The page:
CLEMSON, South Carolina -- A team of Clemson University researchers and an Upstate businessman believe they can help make football a little safer by creating a facemask that can help reduce the severity of head injuries by increasing overall helmet protection. The researchers are Gregory Batt, an assistant professor in the Clemson food, nutrition and packaging sciences department; John DesJardins, an associate professor of bioengineering and director of the Laboratory of Orthopaedic Design and Engineering; and Alex Bina, a doctoral student in bioengineering who also is a graduate research assistant in food, nutrition and packaging sciences. They are teaming up with Jay Elmore, owner of Green Gridiron to determine how future designs of facemasks can help improve the overall safety of football helmets. The team has received a nearly $50,000 grant from the Robert H. Brooks Sports Science Institute for their study "Quantifying the Impact Performance of Football Helmet Facemasks." "What we're working on is trying to understand and evaluate the role a football helmet facemask plays in the overall impact performance of a football helmet system," Bina said. "We're doing this by evaluating the mechanisms by which forces are transmitted from the facemask through the rest of the helmet system upon impact." The forces Bina refers to are g-forces, which result from accelerations experienced by the head during impact. Bina and the rest of the team are working to make helmets more safe by creating a facemask that can help the helmet transfer g-forces away from the head. Traditional helmet design produces protective equipment that gradually decelerates the head upon impact. Facemasks are to prevent direct contact with players' faces. "Ideally, facemasks would deform slightly in order to produce gradual head deceleration, but not so much so as to put players at risk of injuring their faces," Bina said. "However, the deformation properties of existing facemask designs are not available, making it impossible for doctors. trainers and parents to make informed decisions when purchasing a facemask for their helmet system. The first step in our facemask impact performance experimentation is to generate a ranking system of existing facemask designs based on their ability to deform." According to the National Institutes of Health, head injuries can occur when there is rapid change in the movement of the head, such as when a football player is tackled. Any significant force can have a detrimental effect on brain tissue. Batt said there are many different situations on a football field that cause rapid changes in velocity, or g-forces. "These situations can be player-to-player or player-to-turf interactions," Batt said. "These rapid changes in velocity can cause the player's brain to move around and smash against the player's skull. This trauma can result in a brain injury." The Clemson team is using a linear drop tower system for its tests. Helmets tested in this manner are placed on an anthropomorphic head model and dropped from a specific height to generate a simulated football head impact. In the lab, the researchers said the linear drop tower testing system shows fewer than three impacts of 12 mph can cause permanent damage to facemasks. Football players of all positions commonly reach maximum velocities above 12 mph, especially on kickoff returns and coverage plays in both games and practice. Using the linear drop system introduces many variables to the overall performance of a facemask design, including the helmet's padding structure, the helmet's outer shell and the chin strap buckles. Some facemask designs only fit one helmet style, but testing the entire helmet system will not specifically determine how one facemask performs compared to another. "Because facemasks have been overlooked by the head impact research community, it is important to start at the structural and material level to determine appropriate facemask designs, then move into studying the method with which the facemask is attached to the helmet outer shell," Bina said. The facemask tests are being conducted in the head impact section, the Clemson Helmet Impact Performance Laboratory (CHIP LAB) of the Sonoco Packaging Science laboratory on the Clemson campus. Some variables the researchers are studying include structural stiffness, resistance to permanent deformation and energy absorption. Over the course of a season, an NFL or college team may experience a handful of permanent facemask deformations in game situations, requiring the equipment staff to replace the facemasks on the sideline. However, at the youth level, the course of a season's worth of impacts in practices and games can permanently damage facemasks beyond repair. Facemask reconditioning service providers, such as Green Gridiron in Greenville, select permanently damaged masks from youth, high school, college and professional programs and removes them from circulation. Undeformed masks are recoated and returned to teams. Jay Elmore, founder and chief executive officer of Green Gridiron, believes in the Clemson facemask research. Elmore donated equipment to the Clemson professors for their research. "I have been involved in football helmet facemask testing for more than six years and have struggled with inconsistent results," Elmore said. "As a provider of football facemasks for teams across the country at various levels of play, we look forward to the testing methods developed at Clemson University and their ability to provide science-based and data-driven criteria for facemask selection and future facemask development." "When we set out to investigate facemask performance in general, there was no literature out there," DesJardins said. "From a research university's perspective, that's the perfect thing to do: research something that is important but no one has done before." Football is a major sport at Clemson, so it is only natural a study on how to make the sport safer would be conducted by Clemson researchers. "Anytime someone plays a contact sport, there's a chance they will suffer a concussion," said Danny Poole, Clemson's director of sports medicine. "Football helmets were developed to help stop skull fractures, not concussions. If a helmet can be created that would stop concussions, everyone would buy it." Statistics from the Centers for Disease Control about 75 percent of traumatic brain injuries that occur each year are concussions. Sports is second only to car crashes as the leading cause of brain injury among people aged 15 to 24 years.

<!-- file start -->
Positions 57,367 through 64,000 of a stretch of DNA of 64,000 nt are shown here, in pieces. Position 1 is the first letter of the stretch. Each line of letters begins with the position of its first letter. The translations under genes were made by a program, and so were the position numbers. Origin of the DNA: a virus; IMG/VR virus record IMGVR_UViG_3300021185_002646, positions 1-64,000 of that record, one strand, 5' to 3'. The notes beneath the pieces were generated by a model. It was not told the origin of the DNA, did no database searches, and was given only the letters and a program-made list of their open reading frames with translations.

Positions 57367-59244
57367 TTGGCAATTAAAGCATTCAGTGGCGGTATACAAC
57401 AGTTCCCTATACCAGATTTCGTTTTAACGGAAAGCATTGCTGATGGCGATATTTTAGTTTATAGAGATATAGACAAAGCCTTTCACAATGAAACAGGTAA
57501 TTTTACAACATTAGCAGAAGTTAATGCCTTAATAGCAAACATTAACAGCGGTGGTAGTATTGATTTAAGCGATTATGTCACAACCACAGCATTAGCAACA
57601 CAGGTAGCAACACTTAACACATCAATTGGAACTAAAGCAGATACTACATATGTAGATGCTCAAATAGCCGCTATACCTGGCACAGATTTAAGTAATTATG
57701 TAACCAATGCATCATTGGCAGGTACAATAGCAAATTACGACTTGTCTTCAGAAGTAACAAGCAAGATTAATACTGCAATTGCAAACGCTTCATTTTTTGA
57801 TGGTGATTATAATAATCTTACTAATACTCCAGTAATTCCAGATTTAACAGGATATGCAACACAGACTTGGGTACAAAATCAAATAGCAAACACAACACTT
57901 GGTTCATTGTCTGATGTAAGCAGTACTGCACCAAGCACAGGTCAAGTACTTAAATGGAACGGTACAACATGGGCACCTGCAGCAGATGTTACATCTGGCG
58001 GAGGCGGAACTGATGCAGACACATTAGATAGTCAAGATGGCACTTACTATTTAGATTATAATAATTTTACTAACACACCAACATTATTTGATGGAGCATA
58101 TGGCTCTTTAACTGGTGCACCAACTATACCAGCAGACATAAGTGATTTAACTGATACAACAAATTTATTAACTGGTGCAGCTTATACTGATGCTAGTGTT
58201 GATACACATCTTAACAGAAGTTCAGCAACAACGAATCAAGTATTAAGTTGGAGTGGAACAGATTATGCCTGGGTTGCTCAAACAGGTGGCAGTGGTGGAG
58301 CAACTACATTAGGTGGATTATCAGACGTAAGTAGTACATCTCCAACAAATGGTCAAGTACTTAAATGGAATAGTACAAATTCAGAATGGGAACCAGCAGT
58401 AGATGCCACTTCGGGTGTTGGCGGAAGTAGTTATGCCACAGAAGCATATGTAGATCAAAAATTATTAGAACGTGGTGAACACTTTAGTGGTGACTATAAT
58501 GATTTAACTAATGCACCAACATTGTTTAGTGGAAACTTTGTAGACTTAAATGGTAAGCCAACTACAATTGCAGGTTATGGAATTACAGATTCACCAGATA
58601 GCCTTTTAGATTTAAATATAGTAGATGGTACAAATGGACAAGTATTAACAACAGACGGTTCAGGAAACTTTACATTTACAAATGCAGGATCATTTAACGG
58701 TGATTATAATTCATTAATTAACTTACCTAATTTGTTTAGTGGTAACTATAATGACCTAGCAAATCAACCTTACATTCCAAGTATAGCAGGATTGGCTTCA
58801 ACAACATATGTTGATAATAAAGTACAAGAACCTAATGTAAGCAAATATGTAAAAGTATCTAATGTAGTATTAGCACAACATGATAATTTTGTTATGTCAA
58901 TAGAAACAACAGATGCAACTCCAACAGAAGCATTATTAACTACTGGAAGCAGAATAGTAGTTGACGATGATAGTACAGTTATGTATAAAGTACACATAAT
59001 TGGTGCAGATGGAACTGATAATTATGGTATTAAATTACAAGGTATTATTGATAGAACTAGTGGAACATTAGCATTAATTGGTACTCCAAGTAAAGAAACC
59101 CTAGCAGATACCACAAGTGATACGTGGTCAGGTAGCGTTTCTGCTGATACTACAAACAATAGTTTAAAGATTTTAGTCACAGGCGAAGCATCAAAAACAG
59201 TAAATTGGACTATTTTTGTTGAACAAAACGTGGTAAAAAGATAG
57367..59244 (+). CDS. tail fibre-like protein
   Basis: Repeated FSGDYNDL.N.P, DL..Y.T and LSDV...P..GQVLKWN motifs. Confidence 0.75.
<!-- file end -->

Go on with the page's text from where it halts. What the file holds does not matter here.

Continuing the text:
Komar J.,Performance Laboratory | Komar J.,University of Rouen | Seifert L.,University of Rouen | Thouvarecq R.,University of Rouen